1. Forces and structures
A structure is the set of elements in a body that are intended to resist the effects of the forces that act on it. A structure prevents a body from breaking or becoming too deformed.
The forces that act on a structure are called loads.
There two main types of loads:
- Permanent load: they don’t vary over time.
- Variable loads: they are occasional and changeable.
Load act on bodies, causing internal tensions, which vary depending on how they’re applied, and the specific shape of the objects. These tensions are called stresses.
Main types of stresses
- Traction. Forces try to stretch the object they are acting upon:
- Bending. Forces try to bend a body.
- Compression. Forces try to flatten or compress a body.
- Torsion. Forces try to twist a body.
- Shear or cutting. the forces act like two scissor blades: they are very close together, one moving upwards and the other downwards, as they try to cut an object.
3. Structural conditions
Stability: the capacity of a structure to remain upright and not tip over. Its centre of gravity must be centred over its base. If the centre of gravity is centred in the object and close to the ground, the structure will be more stable. We can give a structure stability by:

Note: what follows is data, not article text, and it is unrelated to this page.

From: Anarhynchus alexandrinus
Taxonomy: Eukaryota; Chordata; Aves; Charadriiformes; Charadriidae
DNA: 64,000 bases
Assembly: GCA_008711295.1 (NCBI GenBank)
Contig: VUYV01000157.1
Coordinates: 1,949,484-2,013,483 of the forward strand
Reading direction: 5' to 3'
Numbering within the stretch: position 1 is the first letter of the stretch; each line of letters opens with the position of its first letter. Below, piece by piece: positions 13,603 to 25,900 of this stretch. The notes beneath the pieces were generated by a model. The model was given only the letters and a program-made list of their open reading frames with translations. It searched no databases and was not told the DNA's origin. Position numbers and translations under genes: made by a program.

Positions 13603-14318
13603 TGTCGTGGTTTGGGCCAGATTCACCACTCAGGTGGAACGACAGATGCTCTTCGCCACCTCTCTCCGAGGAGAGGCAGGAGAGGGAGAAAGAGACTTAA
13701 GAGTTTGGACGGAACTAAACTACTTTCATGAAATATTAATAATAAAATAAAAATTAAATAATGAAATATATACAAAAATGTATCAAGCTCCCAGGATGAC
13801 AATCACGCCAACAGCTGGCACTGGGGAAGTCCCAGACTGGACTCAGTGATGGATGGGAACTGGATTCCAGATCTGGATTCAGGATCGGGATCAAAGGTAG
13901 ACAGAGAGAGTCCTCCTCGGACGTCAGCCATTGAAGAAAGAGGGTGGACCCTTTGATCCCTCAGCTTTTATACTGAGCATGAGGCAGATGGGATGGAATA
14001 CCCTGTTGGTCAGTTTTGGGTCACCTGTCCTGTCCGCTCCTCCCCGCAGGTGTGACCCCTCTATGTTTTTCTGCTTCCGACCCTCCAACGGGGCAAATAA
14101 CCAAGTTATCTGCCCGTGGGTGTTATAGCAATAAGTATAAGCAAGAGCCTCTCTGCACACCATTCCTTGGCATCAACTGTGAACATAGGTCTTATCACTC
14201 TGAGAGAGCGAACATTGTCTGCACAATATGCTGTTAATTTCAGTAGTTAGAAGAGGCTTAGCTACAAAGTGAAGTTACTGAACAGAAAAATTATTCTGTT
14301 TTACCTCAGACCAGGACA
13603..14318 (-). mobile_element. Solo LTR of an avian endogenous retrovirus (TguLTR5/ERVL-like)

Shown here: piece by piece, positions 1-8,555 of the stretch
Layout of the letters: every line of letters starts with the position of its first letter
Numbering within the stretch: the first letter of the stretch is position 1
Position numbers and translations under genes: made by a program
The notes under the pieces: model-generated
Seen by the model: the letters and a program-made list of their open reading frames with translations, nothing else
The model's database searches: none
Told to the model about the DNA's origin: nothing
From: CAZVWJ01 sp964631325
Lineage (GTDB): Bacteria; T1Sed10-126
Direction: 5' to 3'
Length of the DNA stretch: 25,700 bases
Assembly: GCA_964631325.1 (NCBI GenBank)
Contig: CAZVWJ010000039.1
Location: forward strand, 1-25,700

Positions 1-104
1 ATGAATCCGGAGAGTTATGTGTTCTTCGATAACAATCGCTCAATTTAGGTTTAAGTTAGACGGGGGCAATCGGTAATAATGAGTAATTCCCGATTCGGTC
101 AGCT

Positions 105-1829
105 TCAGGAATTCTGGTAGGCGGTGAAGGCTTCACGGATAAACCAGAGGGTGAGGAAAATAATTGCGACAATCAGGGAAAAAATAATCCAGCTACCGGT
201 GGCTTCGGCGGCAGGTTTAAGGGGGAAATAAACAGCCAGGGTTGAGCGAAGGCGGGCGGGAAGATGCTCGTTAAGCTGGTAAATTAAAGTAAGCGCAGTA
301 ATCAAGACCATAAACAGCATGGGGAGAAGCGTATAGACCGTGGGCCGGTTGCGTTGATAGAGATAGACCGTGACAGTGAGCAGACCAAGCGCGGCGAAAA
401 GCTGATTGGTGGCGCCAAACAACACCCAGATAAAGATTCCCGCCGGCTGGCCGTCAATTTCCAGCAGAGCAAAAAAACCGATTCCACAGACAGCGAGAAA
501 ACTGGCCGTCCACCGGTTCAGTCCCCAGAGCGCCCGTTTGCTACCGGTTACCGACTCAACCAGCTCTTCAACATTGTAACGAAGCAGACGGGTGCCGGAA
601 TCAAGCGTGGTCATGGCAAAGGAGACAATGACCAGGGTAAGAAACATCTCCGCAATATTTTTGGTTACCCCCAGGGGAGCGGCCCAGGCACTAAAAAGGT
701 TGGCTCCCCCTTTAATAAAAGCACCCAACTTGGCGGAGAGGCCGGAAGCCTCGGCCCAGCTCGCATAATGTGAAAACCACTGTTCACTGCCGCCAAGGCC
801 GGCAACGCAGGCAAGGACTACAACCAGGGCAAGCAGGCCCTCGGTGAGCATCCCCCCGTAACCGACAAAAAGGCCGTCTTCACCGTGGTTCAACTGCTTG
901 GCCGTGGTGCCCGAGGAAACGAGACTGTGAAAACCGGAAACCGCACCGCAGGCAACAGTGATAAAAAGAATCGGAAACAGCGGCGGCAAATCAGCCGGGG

– Adding mass to its base.
– Bracing it.
– Burying its botton section underground.
Resistance: the capacity of a structure to bear tensions without breaking. Resistance depends on:
– The material use to build the structure.
– The quantity of material used.
– The shape of the structure.
Rigidity: all objects become slightly deformed when a force is applied to them, but the deformation of an object must not prevent the object from fulfilling its funtion. Rigidity comes from:
– Welding joints.
– Making sure the structure has the appropriate shape.